Upstart sets off on a clinical journey, looking to make a name for its 2nd-gen CB1 blockers
A small Montreal-based biotech out to make a name for itself as a second-gen developer of CB1 receptor blockers has successfully gathered $35 million for the next stage of the development odyssey it’s on.
The money, which comes from a high-profile group of transatlantic investors, will be used to pay for the first clinical forays of Inversago’s lead drug. And the biotech has a long list of high-profile targets in mind, starting with Prader-Willi syndrome and running through NASH, type 1 diabetes and diabetic nephropathy.
Building off of work done by George Kunos at the National Institute of Health, the biotech believes it has the inside track on getting around the CNS adverse events that blighted the first tries with this cannabinoid receptor. Big Pharma’s early tries here were scuttled by safety issues triggered by a centrally-acting process. Inversago’s team is working with a peripherally acting approach.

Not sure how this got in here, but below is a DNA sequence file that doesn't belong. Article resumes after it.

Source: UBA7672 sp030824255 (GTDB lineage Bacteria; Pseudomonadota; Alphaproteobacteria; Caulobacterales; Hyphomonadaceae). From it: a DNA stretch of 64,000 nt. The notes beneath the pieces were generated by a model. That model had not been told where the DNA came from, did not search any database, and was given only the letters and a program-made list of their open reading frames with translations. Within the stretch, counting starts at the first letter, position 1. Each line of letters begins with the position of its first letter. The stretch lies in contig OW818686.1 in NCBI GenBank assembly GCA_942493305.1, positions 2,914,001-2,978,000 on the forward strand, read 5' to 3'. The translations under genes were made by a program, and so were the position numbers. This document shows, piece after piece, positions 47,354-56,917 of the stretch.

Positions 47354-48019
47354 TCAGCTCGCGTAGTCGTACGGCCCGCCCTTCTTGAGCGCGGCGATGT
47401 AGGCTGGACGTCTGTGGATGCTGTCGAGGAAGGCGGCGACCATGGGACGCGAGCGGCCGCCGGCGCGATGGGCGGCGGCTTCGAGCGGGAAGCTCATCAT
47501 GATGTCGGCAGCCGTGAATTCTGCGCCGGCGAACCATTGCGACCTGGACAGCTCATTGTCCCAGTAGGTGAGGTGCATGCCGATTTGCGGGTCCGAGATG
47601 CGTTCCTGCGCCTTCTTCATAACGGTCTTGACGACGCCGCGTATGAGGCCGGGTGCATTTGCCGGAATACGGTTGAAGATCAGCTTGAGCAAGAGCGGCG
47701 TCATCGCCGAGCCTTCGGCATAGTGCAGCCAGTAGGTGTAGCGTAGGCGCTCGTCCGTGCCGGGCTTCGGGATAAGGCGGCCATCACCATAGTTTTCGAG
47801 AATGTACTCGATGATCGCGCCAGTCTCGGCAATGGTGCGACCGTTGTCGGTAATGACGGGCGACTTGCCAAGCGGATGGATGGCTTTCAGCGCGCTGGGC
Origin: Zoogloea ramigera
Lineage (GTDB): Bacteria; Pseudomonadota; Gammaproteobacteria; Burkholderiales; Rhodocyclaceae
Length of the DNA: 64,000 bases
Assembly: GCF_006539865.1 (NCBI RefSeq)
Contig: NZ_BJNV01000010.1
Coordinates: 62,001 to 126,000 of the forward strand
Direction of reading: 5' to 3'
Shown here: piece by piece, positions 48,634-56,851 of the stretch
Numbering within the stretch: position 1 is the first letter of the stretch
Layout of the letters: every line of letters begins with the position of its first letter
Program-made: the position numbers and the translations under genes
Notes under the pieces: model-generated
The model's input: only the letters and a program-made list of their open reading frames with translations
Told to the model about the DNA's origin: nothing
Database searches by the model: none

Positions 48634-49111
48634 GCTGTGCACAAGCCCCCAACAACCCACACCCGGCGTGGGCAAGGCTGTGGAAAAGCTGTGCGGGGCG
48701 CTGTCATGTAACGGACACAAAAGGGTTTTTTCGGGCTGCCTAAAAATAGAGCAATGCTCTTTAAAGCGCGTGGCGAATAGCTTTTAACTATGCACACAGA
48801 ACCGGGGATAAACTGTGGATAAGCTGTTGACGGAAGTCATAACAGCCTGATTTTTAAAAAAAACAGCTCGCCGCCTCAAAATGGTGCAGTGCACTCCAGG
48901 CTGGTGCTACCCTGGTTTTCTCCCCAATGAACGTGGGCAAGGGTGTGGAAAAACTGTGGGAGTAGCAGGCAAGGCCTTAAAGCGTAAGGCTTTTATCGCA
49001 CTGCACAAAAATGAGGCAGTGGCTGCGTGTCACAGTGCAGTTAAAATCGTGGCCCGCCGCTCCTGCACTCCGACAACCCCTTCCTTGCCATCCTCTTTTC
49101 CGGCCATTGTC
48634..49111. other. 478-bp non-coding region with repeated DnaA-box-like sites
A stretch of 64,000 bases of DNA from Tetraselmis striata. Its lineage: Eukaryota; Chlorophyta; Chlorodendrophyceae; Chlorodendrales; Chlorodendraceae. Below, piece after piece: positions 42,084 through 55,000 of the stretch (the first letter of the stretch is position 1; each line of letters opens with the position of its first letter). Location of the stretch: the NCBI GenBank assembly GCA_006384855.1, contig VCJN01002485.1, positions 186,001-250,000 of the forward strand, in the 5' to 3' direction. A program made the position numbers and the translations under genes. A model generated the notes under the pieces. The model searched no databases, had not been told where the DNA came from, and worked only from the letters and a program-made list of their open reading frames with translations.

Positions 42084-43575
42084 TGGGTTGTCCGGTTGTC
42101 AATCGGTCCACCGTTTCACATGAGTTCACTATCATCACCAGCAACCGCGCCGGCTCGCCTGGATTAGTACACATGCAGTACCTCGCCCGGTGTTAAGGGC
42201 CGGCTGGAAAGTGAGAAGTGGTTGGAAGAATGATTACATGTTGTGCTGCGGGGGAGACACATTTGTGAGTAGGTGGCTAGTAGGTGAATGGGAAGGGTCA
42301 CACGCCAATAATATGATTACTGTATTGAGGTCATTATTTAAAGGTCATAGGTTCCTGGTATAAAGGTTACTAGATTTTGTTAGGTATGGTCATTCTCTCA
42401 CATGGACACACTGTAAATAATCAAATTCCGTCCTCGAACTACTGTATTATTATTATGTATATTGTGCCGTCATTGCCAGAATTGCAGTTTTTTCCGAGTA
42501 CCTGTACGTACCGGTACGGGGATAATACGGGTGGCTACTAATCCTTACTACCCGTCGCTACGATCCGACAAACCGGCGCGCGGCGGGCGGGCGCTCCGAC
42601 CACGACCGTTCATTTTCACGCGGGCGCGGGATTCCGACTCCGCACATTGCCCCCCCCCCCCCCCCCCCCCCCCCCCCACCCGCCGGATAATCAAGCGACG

“This is an exciting time for Inversago as we launch operations and pioneer the comeback of CB1 inverse agonists,” announced Inversago CEO François Ravenelle. “CB1 blockade has already demonstrated much promise, and we are confident we have the right technology to exploit their full potential, starting with important unmet needs.”
Forbion led the round, with co-investments from the Fonds de solidarité FTQ, and a group of existing investors including Genesys, JDRF T1D Fund, Amorchem, Anges Québec Capital, adMare BioInnovations and angels.